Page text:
Cross-calibration of DXA equipment: Upgrading from a hologic QDR 1000/W to a QDR 2000
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- Faulkner, K.G., Glüer, C., Estilo, M. et al. Calcif Tissue Int (1993) 52: 79. doi:10.1007/BF00308312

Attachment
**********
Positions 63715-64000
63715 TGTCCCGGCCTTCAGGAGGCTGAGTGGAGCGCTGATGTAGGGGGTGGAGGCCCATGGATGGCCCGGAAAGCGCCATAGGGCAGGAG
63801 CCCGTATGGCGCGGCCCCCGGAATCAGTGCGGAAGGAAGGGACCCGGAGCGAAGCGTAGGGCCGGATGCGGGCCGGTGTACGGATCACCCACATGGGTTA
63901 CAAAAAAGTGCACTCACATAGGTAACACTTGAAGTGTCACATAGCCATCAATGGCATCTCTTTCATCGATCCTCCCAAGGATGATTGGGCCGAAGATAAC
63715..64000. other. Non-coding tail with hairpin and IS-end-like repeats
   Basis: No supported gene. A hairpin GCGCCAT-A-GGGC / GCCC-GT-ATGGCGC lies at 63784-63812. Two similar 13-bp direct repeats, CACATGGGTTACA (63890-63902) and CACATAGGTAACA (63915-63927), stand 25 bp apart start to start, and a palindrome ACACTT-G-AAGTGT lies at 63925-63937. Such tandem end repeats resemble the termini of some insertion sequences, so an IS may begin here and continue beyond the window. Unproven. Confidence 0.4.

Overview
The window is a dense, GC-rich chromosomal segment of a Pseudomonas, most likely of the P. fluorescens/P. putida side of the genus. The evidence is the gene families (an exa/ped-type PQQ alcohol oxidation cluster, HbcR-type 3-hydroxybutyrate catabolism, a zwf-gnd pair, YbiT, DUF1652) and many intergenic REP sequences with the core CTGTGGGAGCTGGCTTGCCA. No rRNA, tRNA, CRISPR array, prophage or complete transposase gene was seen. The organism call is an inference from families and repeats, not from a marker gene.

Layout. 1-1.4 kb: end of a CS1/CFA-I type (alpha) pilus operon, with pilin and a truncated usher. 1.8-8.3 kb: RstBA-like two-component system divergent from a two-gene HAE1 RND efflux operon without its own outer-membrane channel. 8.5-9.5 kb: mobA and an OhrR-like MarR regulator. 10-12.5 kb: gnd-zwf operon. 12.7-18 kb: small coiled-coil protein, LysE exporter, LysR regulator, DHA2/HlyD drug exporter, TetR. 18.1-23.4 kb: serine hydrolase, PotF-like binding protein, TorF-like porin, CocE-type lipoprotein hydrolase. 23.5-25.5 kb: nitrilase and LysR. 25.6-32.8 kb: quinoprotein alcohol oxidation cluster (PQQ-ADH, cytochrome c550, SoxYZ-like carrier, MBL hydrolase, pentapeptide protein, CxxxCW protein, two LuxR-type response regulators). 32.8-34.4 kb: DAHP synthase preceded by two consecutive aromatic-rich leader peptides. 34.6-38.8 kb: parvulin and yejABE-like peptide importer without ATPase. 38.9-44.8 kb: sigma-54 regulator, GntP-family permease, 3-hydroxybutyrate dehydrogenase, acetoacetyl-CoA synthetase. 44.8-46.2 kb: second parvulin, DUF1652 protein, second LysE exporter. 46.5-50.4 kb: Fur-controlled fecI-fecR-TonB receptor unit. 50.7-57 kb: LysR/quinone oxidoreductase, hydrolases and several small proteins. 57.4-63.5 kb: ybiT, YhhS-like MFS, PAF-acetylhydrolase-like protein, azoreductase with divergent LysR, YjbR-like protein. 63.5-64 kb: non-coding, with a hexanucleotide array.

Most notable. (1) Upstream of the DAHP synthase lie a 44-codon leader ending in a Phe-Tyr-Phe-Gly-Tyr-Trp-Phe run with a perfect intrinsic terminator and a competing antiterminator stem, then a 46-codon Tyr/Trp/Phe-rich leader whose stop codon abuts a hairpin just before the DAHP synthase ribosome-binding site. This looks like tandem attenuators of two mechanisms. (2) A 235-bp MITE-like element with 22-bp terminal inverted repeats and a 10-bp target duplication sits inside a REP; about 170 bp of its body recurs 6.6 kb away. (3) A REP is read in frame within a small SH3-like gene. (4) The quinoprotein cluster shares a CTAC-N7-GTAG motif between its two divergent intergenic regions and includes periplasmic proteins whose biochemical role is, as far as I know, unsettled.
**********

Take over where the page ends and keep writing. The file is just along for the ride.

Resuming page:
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In this study, the cross-calibration of a fan beam DXA system (Hologic QDR-2000) to a pencil beam scanner from the same manufacturer (Hologic QDR-1000/W) is described. The scanners were calibrated by the manufacturer using the same anthropomorphic spine phantom at installation. To verify consistent machine calibration, a group of 69 female subjects, aged 46–75, had anteroposterior (AP) spine and proximal femur scans on the QDR-1000/W followed by pencil and array scans of the same sites on the QDR-2000 during the same visit. Many of the subjects had bilateral examinations of the proximal femur for a total of 123 hip scans. Pencil and array area, bone mineral content (BMC), and bone mineral density (BMD) from the QDR-2000 were compared with the values obtained on the QDR-1000/W, and linear regression equations were derived for relating the two instruments. At the spine, no differences were found between the QDR-1000/W BMD values and the QDR-2000 array BMD values. A slight difference between pencil beam modes was detected but was not deemed clinically significant. Linear regression models relating the QDR-2000 and QDR-1000/W AP spine BMD measurements showed correlation coefficients greater than 0.99, with slopes of 1.00, intercepts equivalent to zero, and small root mean square errors. Comparisons at the proximal femur showed equivalency at the femoral neck and trochanter regions for the two machines in pencil mode, but slight increases in BMC and BMD at the other femoral sites on the QDR-2000 in both pencil and array mode. Correlation coefficients were 0.97–0.99 for all measurement regions except for Ward's. Regression slopes relating the BMD for the femoral regions were 1.00–1.04, with intercepts not significantly different from zero and small residual errors. As with the spine, the differences were small enough that they were not of clinical significance. However, in longitudinal drug trials requiring highly precise determination of spinal and femoral BMD changes, these differences may be important.